MIT Basketball Also Dancing This Weekend
BOSTON (CBS) – With the Harvard Crimson set for their first NCAA tournament appearance in 46 years, their neighbors down the street are ready to put a longer drought behind them.
The MIT Engineers (29-1) are set for this weekend’s NCAA Division 3 Final Four in Salem, Va., Friday night, where they’ll take on Wisconsin-Whitewater, in their first Final Four appearance in 112 years.
We know what some of you may be saying right now: “MIT has a basketball team?”
“We’ve heard it quite a few times at this point,” said senior forward Noel Hollingsworth, who leads the Engineers with 17.5 points per game. “A lot of people make jokes, but we’re really proud of our success. We’re just trying to keep it going forward.”
“We’re happy to be able to represent MIT and basketball on such a stage, because it’s been there in academics for quite a while,” said head coach Larry Anderson, who has manned the MIT bench for 17 years and is the winningest coach in the program’s history. “We hope that what we’re doing, it will allow us to have a basketball team mirror what we’re doing in the classroom.”
This is the fourth straight year MIT has gotten to “The Little Dance,” but just getting there was not their goal when the season started.
“One of our goals this season was to win a national championship. It wasn’t to get to the Final Four; it was to win the whole thing. We’re not going to stop until we get there,” said senior guard Jamie Karraker, who is shooting 45 percent from the field and averaging 13 points per game.
“We want to win it all. That’s been our goal all year,” said Hollingsworth, who transferred to MIT from Brown after his freshman year. “Nothing about getting in the Final Four changes that. We have two tough games ahead, but we want to start by winning the semifinal game and then hopefully win the final after that.”
And with their hard work on the court, the Engineers are confident they can do just that.
“I think we’re very good. We have a lot of offensive weapons; we really work hard on defense and focus on defensive rebounding and taking care of the ball. Those are our staples and that’s what, I think, gets us wins,” said Karraker.
“All the credit goes to them,” Anderson said of his players. “If you can go to an institution like this, and keep it going in the classroom and then come here to the basketball court and get it done here too, that’s pretty special.”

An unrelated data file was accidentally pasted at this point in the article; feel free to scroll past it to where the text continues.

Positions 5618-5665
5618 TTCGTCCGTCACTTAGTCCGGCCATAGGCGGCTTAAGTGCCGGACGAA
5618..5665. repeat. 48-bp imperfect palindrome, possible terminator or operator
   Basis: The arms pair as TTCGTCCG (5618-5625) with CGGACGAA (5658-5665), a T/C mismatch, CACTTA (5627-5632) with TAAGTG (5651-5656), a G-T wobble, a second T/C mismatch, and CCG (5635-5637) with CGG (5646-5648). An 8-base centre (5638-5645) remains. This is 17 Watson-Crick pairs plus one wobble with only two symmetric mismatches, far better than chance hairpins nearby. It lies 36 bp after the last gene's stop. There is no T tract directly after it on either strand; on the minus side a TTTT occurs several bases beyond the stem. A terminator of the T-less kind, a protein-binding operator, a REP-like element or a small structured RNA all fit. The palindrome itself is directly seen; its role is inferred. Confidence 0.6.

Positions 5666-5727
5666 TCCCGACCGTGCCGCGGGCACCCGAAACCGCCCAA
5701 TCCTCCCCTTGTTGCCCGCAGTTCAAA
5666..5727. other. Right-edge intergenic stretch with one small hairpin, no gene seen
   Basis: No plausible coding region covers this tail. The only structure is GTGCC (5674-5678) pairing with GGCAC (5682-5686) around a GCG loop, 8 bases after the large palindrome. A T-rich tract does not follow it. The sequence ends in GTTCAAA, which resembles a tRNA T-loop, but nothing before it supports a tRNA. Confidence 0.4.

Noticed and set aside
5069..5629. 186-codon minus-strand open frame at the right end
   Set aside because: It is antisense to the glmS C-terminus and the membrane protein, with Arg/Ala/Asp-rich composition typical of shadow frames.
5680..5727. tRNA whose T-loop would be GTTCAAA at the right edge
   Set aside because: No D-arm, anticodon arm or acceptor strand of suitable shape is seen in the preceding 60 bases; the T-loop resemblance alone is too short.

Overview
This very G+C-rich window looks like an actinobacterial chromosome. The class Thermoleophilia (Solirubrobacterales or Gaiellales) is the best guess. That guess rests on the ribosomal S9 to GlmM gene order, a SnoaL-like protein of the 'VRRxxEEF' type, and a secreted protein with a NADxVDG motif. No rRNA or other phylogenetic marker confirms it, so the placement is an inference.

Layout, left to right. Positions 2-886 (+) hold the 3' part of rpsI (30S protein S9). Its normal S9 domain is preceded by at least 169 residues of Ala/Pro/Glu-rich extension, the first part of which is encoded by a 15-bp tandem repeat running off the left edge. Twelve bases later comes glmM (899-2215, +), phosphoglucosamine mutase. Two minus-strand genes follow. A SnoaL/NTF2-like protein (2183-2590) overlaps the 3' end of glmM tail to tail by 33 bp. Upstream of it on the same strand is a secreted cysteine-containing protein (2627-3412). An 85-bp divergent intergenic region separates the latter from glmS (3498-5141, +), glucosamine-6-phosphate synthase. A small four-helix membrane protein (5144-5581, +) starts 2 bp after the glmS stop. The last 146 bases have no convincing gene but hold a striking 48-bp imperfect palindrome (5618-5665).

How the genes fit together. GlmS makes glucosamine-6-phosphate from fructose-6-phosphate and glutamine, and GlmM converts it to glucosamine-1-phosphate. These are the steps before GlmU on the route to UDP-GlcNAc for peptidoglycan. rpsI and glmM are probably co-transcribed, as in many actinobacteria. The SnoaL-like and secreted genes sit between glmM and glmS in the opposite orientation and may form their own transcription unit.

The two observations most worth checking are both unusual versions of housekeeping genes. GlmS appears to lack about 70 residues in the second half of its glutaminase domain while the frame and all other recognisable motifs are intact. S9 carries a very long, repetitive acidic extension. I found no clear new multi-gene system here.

Special: NCAA Tournament Section
That is what separates the MIT athletes from the others that are getting ready for “The Big Dance;” having to balance the demands of a world class education as well as those on the court; even if it means taking an exam the morning of game day.
“I know a couple kids this weekend that have two tests, which is tough,” said junior forward Mitchell Kates.” I tried to move my tests to the next week. We just want to get everything out of the way so when the game time comes, we have a clear head.”
“Sometimes it can be challenge. These past couple weeks, traveling Thursday through Sunday makes it extremely difficult to get our work done and to clear our heads for the weekend,” continued Kates, who is second on the team in scoring at 14.3 points per game while balancing his computer science major. “But we find time to get it done; you have to compromise and give up something in terms of social, but we have good time management skills.”
Time management especially comes in handy for Karraker, the smartest on the team according to his teammates. He is double majoring in electric engineering/computer sciences and physics, and already has a job lined up as a software engineer at Facebook.
“We go to him when we have problems with our homework assignments,” Kates joked.
“You learn at MIT, and especially being an athlete at MIT, how to really stay on top of your work and time manage, to get things done early,” said Karraker. “Especially with all these trips in this run we’re making right now, we’ve had to really focus on getting things done early. The whole team has made a concerted effort to get their work out of the way early so we can focus on these games.”
“I think the kids here are curious about things that are going on, and crave that challenge of doing well in the classroom and doing well on the basketball court,” said Anderson. “When I say those two things, we hope that what we’re doing is we can be role models to little kids and say, ‘It’s OK to be smart, it’s OK to be a good basketball player. You don’t have to lose to prove to people that you’re smart.’ That’s the way it was when I was coming along.”
Friday’s semifinal is scheduled for 8 p.m., with the championship game at 7 p.m. Saturday. But even if the Engineers can’t cut down the nets in Virginia this weekend, Coach Anderson is still proud, and very pleased with his job.
“How many coaches do you know, for two hours every day, get to yell at the possible next President of the United States, and they can’t do anything about it? Until they become president. That’s pretty decent,” he said with a smile.